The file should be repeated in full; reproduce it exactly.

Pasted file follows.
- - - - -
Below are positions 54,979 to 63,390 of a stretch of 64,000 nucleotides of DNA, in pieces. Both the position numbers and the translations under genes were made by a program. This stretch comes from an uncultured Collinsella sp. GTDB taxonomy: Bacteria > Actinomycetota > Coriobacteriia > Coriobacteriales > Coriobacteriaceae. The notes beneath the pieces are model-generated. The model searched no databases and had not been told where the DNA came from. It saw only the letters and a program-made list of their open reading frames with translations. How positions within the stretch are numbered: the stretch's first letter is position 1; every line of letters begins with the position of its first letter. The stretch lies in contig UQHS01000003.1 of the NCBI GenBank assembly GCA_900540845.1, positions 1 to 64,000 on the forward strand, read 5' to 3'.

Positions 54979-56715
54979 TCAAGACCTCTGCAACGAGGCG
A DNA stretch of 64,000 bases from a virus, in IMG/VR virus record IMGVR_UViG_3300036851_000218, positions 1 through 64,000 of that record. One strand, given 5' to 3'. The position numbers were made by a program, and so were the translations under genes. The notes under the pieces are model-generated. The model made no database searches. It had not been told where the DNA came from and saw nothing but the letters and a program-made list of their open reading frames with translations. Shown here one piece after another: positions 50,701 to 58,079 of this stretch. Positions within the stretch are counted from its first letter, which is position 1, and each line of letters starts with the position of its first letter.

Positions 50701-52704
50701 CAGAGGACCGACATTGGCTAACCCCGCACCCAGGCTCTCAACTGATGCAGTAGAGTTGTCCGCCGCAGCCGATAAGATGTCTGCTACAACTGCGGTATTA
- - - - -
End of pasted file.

Below are positions 54,979 to 63,390 of a stretch of 64,000 nucleotides of DNA, in pieces. Both the position numbers and the translations under genes were made by a program. This stretch comes from an uncultured Collinsella sp. GTDB taxonomy: Bacteria > Actinomycetota > Coriobacteriia > Coriobacteriales > Coriobacteriaceae. The notes beneath the pieces are model-generated. The model searched no databases and had not been told where the DNA came from. It saw only the letters and a program-made list of their open reading frames with translations. How positions within the stretch are numbered: the stretch's first letter is position 1; every line of letters begins with the position of its first letter. The stretch lies in contig UQHS01000003.1 of the NCBI GenBank assembly GCA_900540845.1, positions 1 to 64,000 on the forward strand, read 5' to 3'.

Positions 54979-56715
54979 TCAAGACCTCTGCAACGAGGCG
A DNA stretch of 64,000 bases from a virus, in IMG/VR virus record IMGVR_UViG_3300036851_000218, positions 1 through 64,000 of that record. One strand, given 5' to 3'. The position numbers were made by a program, and so were the translations under genes. The notes under the pieces are model-generated. The model made no database searches. It had not been told where the DNA came from and saw nothing but the letters and a program-made list of their open reading frames with translations. Shown here one piece after another: positions 50,701 to 58,079 of this stretch. Positions within the stretch are counted from its first letter, which is position 1, and each line of letters starts with the position of its first letter.

Positions 50701-52704
50701 CAGAGGACCGACATTGGCTAACCCCGCACCCAGGCTCTCAACTGATGCAGTAGAGTTGTCCGCCGCAGCCGATAAGATGTCTGCTACAACTGCGGTATTA